Health system implements non-smoking stipulation for job applicants

by: Nichole Gunn January 23, 2012

Companies across the country and even the world are no strangers to offering employee incentive programs hinged on completing assigned medical and other health-related tasks for rewards, but one company with health clinics across the country is making smoking a deal breaker when it comes to hiring prospective job candidates.

Geisinger Health System recently announced that beginning February 1, the clinic will no longer hire job applicants who use tobacco products, including cigarettes, cigars, chewing tobacco and smokeless tobacco.

“Geisinger is joining dozens of hospitals and medical organizations across the country that are encouraging healthier living, decreasing absenteeism and reducing healthcare costs by adopting strict policies that make smoking a reason to turn away job applicants,” Richard Merkle, chief human resources officer at Geisinger Health System, said in a statement.

Although to the naked eye it may seen the company is discriminating against tobacco users, Merkle added non-nicotine hiring policies are legal in 20 states, including Pennsylvania, where Geisinger Health System has a presence.

Current employees are not affected by the new policy, as the company is looking to improve the overall health and wellness of its employee base moving forward. This move is expected to lower the health system's overall bottom line when it comes to healthcare premiums, as well as promote positive and healthy lifestyles among the workforce in an attempt to increase morale and productivity, as well as reduce the number of sick days taken.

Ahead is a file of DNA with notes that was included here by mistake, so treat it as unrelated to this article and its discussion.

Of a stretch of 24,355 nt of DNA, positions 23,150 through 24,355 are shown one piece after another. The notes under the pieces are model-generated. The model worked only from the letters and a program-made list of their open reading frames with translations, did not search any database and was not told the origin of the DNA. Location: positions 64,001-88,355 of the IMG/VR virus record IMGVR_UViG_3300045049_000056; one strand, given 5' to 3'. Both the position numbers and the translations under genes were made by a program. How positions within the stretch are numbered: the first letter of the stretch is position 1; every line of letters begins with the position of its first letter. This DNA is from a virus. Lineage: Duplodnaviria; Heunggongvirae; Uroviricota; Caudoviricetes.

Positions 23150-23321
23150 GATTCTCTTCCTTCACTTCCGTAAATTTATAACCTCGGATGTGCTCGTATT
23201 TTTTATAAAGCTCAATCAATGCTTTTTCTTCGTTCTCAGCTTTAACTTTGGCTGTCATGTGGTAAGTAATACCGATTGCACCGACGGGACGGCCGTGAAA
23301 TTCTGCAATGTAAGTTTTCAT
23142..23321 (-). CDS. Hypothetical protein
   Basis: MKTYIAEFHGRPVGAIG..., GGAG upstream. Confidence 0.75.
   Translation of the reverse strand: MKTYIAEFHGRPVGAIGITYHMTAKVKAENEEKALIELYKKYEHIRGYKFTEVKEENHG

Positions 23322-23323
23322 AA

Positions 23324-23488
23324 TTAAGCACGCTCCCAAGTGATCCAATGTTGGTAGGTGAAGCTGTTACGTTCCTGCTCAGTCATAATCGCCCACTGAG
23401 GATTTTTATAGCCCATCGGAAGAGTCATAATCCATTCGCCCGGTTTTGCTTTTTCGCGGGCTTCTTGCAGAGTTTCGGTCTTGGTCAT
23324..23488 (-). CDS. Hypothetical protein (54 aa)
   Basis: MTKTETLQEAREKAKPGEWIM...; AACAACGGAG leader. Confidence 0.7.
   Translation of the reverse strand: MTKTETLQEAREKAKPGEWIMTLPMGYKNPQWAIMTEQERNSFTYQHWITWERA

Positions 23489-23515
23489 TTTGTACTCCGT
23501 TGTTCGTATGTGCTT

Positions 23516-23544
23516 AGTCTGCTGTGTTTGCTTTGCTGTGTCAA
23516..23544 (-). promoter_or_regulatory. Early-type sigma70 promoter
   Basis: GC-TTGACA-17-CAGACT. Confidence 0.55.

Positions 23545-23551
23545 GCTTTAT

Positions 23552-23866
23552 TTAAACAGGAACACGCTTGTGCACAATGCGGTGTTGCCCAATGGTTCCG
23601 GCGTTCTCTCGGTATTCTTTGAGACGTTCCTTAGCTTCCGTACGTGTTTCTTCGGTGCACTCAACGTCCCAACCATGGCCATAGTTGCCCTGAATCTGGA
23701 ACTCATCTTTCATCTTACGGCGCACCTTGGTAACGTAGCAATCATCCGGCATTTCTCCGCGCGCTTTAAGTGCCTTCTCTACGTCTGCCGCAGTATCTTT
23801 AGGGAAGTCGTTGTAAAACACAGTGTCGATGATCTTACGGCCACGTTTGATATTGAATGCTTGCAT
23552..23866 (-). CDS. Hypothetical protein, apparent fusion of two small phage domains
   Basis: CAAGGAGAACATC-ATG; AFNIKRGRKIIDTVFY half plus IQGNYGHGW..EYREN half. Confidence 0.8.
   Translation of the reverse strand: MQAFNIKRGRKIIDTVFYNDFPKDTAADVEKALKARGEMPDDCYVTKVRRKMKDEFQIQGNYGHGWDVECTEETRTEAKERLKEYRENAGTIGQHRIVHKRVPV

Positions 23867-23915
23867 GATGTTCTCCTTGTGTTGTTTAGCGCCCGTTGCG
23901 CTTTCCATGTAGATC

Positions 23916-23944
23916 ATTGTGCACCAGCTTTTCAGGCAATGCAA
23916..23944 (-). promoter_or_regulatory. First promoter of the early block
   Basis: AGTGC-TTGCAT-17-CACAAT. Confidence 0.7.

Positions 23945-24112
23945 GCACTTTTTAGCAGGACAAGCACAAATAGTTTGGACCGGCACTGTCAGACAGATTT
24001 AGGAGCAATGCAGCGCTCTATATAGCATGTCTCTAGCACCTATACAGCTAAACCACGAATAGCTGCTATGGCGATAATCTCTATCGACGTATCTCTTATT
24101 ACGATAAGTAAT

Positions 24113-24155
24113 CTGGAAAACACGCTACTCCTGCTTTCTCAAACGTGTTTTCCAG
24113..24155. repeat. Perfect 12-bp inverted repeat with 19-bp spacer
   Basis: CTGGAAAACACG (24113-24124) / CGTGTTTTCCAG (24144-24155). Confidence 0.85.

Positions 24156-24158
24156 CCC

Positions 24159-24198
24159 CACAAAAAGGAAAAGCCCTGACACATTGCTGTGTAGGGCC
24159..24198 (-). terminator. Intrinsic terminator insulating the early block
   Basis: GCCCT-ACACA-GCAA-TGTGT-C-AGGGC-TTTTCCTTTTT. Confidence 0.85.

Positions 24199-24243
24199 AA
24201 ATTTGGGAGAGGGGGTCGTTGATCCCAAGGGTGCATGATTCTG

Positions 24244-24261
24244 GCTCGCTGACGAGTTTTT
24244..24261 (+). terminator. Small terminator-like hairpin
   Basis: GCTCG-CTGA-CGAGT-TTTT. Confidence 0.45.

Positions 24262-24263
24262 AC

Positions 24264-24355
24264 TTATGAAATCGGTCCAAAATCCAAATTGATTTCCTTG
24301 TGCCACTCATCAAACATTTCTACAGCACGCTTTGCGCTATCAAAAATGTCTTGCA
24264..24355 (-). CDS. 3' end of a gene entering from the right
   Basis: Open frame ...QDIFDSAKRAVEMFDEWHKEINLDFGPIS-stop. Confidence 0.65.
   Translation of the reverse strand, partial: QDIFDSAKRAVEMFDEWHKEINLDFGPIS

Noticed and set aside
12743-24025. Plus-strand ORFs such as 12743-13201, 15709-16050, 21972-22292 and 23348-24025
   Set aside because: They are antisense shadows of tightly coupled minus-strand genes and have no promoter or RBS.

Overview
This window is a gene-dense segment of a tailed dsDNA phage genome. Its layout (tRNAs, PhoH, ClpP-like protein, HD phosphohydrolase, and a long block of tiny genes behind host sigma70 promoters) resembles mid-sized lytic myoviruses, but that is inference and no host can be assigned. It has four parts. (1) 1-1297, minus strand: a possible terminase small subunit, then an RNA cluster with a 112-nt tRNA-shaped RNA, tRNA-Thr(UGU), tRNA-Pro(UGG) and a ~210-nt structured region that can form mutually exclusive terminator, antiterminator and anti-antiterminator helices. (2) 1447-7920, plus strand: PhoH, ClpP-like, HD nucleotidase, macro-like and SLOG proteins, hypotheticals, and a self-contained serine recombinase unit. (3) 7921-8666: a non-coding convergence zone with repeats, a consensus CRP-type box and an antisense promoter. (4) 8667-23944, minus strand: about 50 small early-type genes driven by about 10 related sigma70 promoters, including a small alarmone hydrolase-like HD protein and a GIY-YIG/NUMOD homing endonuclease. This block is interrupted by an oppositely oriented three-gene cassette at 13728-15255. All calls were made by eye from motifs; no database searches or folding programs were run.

“Smoking can be directly connected to life-threatening symptoms such as decreased oxygen to the heart, increased heart rate and blood pressure, increased blood clotting, and damage to cells that line coronary arteries,” said Thomas Isaacson, chief of cardiology at Geisinger Wyoming Valley Medical Center's Richard & Marion Pearsall Heart Hospital. “Important, too, is that smoking can adversely affect the health of others as well. In the U.S., about 35,000 people die each year from heart disease that is linked to exposure to environmental tobacco smoke.”

Isaacson added roughly 20 percent of all heart disease can be attributed to tobacco use, and it is the leading cause of coronary artery disease, increasing a person's risk of heart disease and heart attack with each cigarette smoked.

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